By TIM PADGETT | TIME
John McCain, the presumptive Republican presidential nominee, no doubt believes he scored a 10 with his hard-line Cuba policy speech in Miami earlier this week. But presidential candidates, like figure skaters, are often judged on the originality of their moves —and in that regard McCain may be staring at lower marks in the crucial swing state of Florida than his campaign appreciates.
McCain got the jump on Barack Obama, who is slated to speak to the Cuban-American National Foundation in Miami on Friday. But while Obama is expected to outline a more nuanced approach to Cuba, McCain’s visit to Little Havana and his speech to more conservative Cuban-Americans were rote repeats of the routine every White House hopeful performs in Miami: cafe cubano at the Versailles restaurant followed by equally caffeinated bellowing about his anti-Castro bona fides and the Cuba-policy cowardice of his opponent, in this case Obama. President Franklin Roosevelt “didn’t talk with Hitler,” McCain argued, attacking Obama’s recent suggestion that if elected President he would open a dialogue with communist Cuba’s leader, Raul Castro, as well as leaders of other hostile nations such as Iran.
The McCain mambo, not surprisingly, got robust applause at the town hall meeting he addressed. But outside those walls the response was more subdued. If McCain is vulnerable to the charge that his presidency would effectively be a Bush third term, he might want to explore Florida beyond the echo chamber of the older Cuban exile community. He’s likely to find a growing number of younger, more moderate Cuban-Americans who no longer believe the 46-year-old U.S. trade embargo against Cuba will topple the Castro regime and who yearn to hear candidates discuss matters besides Cuba, like the alarming lack of accessible health care among Latinos. “Waving the bloody shirt of anti-Castro politics is going to be less effective” in this election, says political analyst Dario Moreno of Florida International University in Miami. “The Cuba issue is losing its saliency.”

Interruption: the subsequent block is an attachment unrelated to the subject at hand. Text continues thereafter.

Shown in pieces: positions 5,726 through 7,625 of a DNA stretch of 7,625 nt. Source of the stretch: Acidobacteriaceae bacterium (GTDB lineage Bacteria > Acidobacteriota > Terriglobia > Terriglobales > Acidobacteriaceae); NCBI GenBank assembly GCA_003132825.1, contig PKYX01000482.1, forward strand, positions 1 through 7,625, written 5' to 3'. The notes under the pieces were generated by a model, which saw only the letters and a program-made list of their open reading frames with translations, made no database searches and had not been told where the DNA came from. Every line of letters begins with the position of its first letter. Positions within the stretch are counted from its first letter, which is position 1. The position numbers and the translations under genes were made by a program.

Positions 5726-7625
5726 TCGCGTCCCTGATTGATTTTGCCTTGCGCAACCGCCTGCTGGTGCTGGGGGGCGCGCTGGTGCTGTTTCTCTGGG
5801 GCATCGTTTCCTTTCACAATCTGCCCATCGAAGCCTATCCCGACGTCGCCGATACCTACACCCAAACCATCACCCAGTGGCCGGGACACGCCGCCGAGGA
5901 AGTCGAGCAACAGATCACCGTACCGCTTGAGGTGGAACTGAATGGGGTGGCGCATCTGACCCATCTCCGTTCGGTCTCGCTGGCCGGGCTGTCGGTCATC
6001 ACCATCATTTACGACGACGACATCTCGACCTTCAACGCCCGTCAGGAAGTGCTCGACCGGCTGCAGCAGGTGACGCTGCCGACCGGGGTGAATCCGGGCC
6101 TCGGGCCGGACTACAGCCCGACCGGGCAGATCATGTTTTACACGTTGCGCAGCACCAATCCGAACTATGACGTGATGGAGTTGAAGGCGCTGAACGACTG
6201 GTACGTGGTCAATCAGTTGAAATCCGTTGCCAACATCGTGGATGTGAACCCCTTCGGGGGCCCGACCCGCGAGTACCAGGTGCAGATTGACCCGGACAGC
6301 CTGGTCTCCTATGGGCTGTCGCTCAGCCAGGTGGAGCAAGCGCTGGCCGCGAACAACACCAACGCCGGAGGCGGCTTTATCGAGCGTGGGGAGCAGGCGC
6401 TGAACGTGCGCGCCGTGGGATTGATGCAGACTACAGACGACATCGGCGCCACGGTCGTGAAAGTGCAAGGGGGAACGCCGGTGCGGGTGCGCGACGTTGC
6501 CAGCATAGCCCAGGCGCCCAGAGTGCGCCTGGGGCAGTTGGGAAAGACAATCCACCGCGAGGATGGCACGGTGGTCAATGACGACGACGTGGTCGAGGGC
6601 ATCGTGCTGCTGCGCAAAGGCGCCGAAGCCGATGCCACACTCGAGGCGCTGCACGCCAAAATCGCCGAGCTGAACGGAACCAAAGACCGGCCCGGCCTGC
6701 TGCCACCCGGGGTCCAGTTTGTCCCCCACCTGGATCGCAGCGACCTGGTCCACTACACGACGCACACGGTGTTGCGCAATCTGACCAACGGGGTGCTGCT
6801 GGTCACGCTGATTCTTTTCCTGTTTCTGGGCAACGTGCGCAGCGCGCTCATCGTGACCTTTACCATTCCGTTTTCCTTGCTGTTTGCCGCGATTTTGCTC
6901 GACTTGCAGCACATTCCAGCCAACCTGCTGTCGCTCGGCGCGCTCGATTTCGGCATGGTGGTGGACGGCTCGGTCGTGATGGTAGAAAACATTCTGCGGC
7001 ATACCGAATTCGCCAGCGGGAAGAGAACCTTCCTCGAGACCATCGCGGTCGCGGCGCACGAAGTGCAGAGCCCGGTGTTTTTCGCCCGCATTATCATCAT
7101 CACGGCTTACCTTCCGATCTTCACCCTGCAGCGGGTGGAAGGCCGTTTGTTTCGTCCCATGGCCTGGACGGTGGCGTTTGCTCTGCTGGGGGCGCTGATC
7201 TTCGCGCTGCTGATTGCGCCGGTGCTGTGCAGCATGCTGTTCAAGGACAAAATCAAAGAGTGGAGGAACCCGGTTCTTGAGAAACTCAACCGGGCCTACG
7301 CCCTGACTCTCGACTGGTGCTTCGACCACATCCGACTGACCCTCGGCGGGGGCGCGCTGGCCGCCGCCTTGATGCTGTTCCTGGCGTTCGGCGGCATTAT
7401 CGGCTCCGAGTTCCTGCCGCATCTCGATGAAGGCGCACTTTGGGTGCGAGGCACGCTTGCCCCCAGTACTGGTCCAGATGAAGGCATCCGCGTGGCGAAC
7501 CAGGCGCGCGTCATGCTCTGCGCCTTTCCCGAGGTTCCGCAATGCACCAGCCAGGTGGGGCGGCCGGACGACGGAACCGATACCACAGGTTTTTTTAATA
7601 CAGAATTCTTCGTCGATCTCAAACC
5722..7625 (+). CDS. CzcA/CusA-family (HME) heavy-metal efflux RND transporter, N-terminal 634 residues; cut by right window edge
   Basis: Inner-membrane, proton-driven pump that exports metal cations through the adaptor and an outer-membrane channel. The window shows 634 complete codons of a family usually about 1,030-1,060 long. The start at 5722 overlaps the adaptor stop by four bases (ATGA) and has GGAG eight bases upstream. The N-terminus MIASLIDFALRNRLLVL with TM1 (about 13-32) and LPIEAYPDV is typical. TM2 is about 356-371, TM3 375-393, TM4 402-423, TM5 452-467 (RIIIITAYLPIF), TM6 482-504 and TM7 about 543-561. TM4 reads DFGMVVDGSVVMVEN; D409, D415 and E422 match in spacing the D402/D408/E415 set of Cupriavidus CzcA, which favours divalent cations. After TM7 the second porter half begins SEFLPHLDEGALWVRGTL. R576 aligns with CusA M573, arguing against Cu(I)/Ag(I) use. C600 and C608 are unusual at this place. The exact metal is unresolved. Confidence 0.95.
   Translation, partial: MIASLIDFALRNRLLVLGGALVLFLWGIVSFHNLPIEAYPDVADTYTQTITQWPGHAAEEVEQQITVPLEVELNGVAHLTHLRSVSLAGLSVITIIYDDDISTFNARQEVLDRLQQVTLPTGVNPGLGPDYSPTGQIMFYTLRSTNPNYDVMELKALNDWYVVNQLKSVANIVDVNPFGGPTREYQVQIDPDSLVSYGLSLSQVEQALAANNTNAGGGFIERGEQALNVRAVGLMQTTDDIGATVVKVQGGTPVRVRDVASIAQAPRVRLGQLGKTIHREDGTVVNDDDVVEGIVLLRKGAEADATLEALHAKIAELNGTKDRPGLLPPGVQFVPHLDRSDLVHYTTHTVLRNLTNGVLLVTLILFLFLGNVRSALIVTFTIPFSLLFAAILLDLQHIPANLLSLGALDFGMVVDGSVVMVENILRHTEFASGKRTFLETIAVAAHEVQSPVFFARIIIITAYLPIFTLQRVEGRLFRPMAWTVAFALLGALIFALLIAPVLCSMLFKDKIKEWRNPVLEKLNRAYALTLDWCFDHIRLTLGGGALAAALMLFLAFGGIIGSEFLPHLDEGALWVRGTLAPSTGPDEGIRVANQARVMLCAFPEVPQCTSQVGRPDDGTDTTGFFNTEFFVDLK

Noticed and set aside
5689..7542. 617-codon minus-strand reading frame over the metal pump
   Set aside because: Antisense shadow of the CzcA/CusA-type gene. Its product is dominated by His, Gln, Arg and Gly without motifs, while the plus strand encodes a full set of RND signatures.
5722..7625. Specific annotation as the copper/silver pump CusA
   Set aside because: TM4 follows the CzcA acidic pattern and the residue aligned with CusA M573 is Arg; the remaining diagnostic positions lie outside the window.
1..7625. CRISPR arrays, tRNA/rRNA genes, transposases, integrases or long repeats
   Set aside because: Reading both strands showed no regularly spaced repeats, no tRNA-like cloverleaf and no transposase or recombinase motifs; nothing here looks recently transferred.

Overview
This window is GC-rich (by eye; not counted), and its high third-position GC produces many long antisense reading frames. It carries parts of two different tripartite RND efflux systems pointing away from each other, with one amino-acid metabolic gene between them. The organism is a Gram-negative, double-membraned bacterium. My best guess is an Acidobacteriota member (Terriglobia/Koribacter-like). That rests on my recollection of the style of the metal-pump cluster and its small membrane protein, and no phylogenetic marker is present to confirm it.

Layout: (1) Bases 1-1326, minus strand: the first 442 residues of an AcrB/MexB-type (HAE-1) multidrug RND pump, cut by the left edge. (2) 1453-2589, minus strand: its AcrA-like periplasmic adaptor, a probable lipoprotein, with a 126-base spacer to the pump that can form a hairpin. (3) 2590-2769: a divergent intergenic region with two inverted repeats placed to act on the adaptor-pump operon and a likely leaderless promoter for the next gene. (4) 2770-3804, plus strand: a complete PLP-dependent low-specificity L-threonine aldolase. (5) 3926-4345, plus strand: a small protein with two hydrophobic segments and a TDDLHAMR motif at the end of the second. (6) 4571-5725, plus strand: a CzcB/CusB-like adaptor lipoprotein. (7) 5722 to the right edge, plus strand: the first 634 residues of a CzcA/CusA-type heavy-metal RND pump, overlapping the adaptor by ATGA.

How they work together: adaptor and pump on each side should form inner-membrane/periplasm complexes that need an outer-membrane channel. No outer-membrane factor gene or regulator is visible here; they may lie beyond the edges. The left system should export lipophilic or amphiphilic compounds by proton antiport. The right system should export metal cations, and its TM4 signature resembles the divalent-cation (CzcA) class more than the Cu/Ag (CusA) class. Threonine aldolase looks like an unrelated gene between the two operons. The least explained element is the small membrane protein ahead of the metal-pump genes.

Even moderate Cuban-Americans want to see the Castros gone and democracy returned to their ancestral island. But most resent President Bush’s policy of letting them visit their relatives in Cuba only once every three years (although Bush announced on Wednesday that he’ll allow Americans to send cell phones to Cubans now that Raul Castro has permitted his citizens to own them). And when recent surveys show that even a majority of Miami Cubans, of all people, favor relaxing the restrictions — in an FIU poll 55% backed unlimited travel to Cuba — it’s probably time for U.S. politicians to drop the one-string embargo banjo and pick up a new instrument for effecting change across the Florida Straits.
That’s especially true when you look at what’s happening in the three major Miami… READ THE REST OF THE STORY HERE